I have an odd preference for unripe bananas. But even if you prefer your bananas to be ripe, I’m sure you sometimes end up with bananas that are too ripe. These can be saved in the freezer for banana bread. Here’s my recipe. Ingredients: 3 ripe bananas (mashed) 1 1/2 cups of all-purpose flour 1/2 […]
I began my love of country music through hearing Corb Lund on CBC. His story songs about horses, ranching, Alberta and military history really struck a chord with me. I’ve seen him live twice now, once at the National Arts Centre and once at the Carp Fair. Both shows were great but he certainly seemed […]
Samuel de Champlain Birth: 1567-1580 (estimates include 1567, 1570, 1574, 1575, 1580 – only document from childhood is a baptism on August 13, 1574) in Brouage or La Rochelle, France Death: December 25, 1635 in Québec City, New France (aged 61) Profession: explorer, navigator, cartographer, geographer, soldier, diplomat, administrator, chronicler Summary of Great Accomplishment: – […]
French-Canadian settlers came primarily from the Normandy region of France. As such, they brought Norman myths with them, which themselves descended from ancient Norse myths brought by Viking colonists. The original Germanic myth involves a hunt by supernatural-beings (such as Odin) nowadays called The Wild Hunt. Ordinary people would get sucked into the chaos of […]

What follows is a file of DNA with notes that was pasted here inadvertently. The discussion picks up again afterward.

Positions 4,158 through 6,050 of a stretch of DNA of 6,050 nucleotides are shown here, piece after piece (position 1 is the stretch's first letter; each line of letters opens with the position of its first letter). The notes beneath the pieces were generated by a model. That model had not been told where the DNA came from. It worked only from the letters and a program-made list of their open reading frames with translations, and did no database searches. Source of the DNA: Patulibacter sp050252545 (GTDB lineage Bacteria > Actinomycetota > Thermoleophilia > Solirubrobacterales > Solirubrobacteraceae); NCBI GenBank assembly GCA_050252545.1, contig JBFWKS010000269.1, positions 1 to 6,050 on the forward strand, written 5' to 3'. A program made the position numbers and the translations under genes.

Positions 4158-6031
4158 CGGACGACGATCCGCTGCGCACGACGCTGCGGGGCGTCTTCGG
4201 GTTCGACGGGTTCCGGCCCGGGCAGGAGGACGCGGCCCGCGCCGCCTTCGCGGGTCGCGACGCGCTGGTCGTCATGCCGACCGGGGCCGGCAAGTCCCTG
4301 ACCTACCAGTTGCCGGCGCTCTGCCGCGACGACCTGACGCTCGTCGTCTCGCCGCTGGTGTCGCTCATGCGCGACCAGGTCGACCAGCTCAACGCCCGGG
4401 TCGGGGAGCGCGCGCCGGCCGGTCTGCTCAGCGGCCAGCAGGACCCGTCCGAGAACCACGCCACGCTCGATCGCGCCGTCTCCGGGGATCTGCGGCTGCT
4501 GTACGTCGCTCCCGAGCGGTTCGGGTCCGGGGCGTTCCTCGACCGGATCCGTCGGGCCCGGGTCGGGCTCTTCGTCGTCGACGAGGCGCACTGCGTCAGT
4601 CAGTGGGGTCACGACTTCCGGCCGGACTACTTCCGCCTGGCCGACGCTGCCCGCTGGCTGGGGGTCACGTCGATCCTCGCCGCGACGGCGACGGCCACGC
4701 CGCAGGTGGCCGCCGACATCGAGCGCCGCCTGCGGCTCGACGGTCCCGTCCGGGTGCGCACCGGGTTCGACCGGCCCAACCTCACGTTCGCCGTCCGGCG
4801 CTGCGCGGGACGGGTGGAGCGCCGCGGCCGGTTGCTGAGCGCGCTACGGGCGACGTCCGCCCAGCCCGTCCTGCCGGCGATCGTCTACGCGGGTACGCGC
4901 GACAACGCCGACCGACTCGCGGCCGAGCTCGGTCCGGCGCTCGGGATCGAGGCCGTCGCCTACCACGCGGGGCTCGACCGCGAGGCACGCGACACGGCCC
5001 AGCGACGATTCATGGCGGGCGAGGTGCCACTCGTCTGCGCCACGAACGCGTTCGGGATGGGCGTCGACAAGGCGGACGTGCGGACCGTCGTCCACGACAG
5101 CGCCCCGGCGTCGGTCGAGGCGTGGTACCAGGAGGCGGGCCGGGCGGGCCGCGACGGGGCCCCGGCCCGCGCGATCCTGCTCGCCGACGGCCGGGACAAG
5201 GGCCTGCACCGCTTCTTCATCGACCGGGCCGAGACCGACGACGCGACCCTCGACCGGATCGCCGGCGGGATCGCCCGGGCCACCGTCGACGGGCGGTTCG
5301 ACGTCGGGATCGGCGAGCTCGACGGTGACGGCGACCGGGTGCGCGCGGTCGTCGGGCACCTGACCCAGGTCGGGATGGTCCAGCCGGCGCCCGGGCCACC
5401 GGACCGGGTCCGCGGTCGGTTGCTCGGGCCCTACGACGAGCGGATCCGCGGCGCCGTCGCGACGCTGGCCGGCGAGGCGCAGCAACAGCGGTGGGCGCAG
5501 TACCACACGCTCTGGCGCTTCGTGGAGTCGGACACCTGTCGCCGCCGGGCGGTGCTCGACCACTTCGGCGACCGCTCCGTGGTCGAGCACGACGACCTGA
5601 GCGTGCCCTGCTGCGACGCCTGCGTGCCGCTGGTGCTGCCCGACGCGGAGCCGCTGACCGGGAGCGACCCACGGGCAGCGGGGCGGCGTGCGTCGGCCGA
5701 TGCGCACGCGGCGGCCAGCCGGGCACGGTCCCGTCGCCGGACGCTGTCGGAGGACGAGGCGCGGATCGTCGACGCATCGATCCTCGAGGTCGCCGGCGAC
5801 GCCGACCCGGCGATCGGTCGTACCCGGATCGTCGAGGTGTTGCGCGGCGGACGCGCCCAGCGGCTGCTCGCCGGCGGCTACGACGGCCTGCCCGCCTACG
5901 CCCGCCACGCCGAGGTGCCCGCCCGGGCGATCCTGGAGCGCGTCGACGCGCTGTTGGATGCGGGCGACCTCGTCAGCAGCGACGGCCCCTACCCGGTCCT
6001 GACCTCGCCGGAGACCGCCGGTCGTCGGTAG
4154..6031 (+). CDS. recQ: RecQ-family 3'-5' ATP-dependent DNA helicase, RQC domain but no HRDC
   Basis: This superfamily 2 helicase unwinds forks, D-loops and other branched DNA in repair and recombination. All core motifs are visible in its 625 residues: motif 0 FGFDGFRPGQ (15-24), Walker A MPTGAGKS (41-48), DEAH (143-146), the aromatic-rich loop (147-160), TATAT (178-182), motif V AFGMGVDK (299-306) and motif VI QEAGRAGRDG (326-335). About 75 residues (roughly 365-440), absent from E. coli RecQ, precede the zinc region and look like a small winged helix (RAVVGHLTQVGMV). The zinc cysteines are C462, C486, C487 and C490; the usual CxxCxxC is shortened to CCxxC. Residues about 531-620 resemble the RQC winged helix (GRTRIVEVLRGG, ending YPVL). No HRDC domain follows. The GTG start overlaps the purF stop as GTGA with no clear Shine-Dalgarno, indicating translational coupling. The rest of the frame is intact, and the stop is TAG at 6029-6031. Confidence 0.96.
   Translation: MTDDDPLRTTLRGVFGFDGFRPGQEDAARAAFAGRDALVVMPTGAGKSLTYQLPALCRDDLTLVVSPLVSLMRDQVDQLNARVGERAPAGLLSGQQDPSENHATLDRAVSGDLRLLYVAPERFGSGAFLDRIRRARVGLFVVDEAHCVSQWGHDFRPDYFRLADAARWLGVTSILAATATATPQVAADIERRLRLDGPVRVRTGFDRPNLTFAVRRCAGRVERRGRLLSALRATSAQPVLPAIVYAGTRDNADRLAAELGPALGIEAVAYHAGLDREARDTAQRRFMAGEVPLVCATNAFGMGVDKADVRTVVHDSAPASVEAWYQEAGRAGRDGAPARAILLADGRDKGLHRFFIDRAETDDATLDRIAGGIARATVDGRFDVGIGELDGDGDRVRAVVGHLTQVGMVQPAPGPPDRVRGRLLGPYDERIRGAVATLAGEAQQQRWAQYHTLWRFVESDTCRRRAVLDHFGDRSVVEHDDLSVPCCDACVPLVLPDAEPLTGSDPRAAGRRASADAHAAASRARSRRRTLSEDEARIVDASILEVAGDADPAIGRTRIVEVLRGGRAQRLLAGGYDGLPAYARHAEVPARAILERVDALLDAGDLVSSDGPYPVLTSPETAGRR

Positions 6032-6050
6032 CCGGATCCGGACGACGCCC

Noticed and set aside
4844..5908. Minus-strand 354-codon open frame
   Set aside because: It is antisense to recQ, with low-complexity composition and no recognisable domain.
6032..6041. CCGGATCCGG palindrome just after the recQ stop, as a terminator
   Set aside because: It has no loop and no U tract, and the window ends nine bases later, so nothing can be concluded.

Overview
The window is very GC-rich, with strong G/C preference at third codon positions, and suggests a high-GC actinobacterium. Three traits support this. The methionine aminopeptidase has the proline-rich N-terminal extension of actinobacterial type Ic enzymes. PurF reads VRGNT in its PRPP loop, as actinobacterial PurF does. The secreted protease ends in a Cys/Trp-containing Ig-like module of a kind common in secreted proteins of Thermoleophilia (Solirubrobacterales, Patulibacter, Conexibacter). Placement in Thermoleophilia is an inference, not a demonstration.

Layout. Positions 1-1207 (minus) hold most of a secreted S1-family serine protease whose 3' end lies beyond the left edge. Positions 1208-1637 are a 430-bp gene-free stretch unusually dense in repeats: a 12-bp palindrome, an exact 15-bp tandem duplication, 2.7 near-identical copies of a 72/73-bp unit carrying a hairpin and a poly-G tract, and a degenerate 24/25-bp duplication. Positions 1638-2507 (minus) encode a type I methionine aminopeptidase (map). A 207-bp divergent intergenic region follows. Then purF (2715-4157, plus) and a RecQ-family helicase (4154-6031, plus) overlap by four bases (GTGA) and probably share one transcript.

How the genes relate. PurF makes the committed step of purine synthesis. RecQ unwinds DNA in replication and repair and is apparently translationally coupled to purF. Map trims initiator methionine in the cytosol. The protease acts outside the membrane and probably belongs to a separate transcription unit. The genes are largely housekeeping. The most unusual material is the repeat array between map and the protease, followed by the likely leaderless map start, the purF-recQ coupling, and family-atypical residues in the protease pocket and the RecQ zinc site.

Serial inventor P.L Roberston invented a damn good screw. It’s the square-shaped one with tapered edges. Ubiquitous in Canada, it’s rare in the States because he didn’t want to lose control of his product through licensing, unlike Henry Philips who gave up control over his inferior patented Philips cross-shaped design. The square shape prevents the screw driver from slipping out of the hole and also provides leverage for easy screwing with one hand.
The cliché is that Canada is always a country in the making. Not too long ago, this was literally true as the borders between the rebellious United States and British North America were often questioned and challenged. There was never any guarantee of British supremacy over the colonies with a major competitor like the US […]
Canada has a long and proud tradition of marksmen/sharpshooters/snipers through our brief history, starting with the imperial struggle between the British and French empires in North America. Part 1: The Imperial War (the Seven Years’ War) The clear superiority of European iron and firearms meant aboriginals had to use stealth and ambush attacks to gain […]
Canadians and Americans weren’t always the best of friends. From the fractious split of the Revolutionary War to the War of 1812 to the American doctrine of Manifest Destiny and the need to expand into the West to British support for the South during the Civil War to the Alaska border dispute, Canada-US relations have […]